2018 Preview: Fixed wireless will emerge as a proving ground for 5G

Verizon will deploy fixed-wireless 5G services in Sacramento, California, and a few other markets next year. (Pixabay)

Editor’s Note: This article is part of our 2018 Preview feature, which looks at the big topics facing the industry next year. Click here for the 2018 preview in wireless, cable and the wireline industry.

Fixed wireless became a focal point for some major carriers in a big way in 2017, and it could prove to be an important stepping stone on the path to 5G in 2018. But the question of whether service providers and carriers can leverage fixed wireless to actually generate significant profits still isn’t clear.

Fixed wireless services have been around for years, of course, but the use case is emerging as something of a proving ground for 5G business services, enabling wireless carriers, cable companies and others to perhaps link the “last mile” between businesses or residences and the core of the network without using fiber.

Verizon is testing fixed 5G service in 11 markets around the country and recently announced that it had tapped Ericsson to provide networking equipment for a prestandard launch of commercial, fixed-wireless 5G in the second half of 2018. AT&T, which launched fixed wireless 5G tests earlier this year in Austin, Texas, recently launched its largest 5G fixed-wireless trial with Magnolia in Waco, Texas.

And it isn’t just the nation’s two biggest carriers that are betting on fixed wireless. Regional telecom C Spire in September outlined plans to launch fixed wireless in eight markets in Mississippi, with more to follow. Rise Broadband offers fixed LTE services alongside nonstandard fixed wireless options in rural locations across a sizable U.S. footprint, and a handful of potential upstarts such as Starry view fixed wireless as a way to disrupt both the wireless and fixed-line markets.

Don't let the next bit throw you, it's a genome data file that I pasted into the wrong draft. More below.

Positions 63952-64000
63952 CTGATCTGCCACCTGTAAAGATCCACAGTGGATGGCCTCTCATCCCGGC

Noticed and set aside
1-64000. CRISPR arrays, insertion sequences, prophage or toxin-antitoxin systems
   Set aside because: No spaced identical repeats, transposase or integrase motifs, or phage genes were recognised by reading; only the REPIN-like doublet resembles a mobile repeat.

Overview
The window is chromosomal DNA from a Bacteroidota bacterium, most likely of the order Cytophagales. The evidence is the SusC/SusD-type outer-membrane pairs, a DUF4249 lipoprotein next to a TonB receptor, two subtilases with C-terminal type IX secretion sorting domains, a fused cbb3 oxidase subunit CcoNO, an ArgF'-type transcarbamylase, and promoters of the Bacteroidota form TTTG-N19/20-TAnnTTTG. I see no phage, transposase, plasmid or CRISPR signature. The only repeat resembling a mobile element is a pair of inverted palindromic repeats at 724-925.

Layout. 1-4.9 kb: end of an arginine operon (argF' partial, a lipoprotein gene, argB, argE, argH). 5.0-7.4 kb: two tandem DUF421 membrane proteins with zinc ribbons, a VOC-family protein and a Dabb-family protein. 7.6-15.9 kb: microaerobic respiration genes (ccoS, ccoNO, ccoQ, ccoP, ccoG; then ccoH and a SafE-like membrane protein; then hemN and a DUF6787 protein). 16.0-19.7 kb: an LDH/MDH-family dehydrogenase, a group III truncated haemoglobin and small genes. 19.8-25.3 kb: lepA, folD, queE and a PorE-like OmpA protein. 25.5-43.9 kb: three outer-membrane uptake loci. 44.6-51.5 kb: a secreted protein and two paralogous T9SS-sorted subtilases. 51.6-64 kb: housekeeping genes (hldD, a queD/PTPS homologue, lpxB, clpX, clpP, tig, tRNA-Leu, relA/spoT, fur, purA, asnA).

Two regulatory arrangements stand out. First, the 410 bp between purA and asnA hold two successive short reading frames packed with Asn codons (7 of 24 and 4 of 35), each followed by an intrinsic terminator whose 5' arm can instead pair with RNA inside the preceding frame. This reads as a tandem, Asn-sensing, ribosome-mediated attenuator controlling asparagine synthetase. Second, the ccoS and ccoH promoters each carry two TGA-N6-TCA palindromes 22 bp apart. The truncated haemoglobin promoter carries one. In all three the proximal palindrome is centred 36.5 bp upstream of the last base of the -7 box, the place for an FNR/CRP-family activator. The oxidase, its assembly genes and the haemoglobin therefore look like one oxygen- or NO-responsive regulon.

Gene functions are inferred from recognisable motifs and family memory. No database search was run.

Businesses cases for fixed wireless aren’t necessarily very compelling, however, Dean Bubley of Disruptive Analysis wrote recently.

“Fixed-wireless broadband will be used in certain places—but despite the hype, obviously won’t displace fiber or cable at scale,” Bubley wrote on Medium. “Apart from anything else, 5G small cells will need fiber backhaul—and the other 100 or 1,000 fibers in the duct will be installed for other broadband users.”

Indeed, serious questions remain about the cost of deploying fixed-line 5G services. Verizon said its initial 5G residential broadband services could reach approximately 30 million households nationwide, but Jonathan Chaplin of New Street Research said the carrier is “making bold assumptions” about the capabilities of technologies it hopes to leverage to reach consumers in their homes.

“Bottom line: until they admit to the capex and opex costs associated with a serious deployment I think the market should be skeptical,” Chaplin wrote last month in a research note. “The trials were compelling enough to warrant small commercial deployments. Google Fiber was here once upon a time, and much more was known about the cost of deployment and the capabilities of the network—and it still died. It looks like we won’t know how committed Verizon is to this or how much of a threat it will be until this time next year. Until then we remain skeptical.”

If fixed-wireless 5G services prove profitable in 2018 and beyond, the lines between the wireless industry and the traditional cable market could blur further, enabling increased competition that would ultimately benefit consumers. If they don’t pan out as hoped, though, the path to the broader world of 5G could be bumpier than some carriers envision.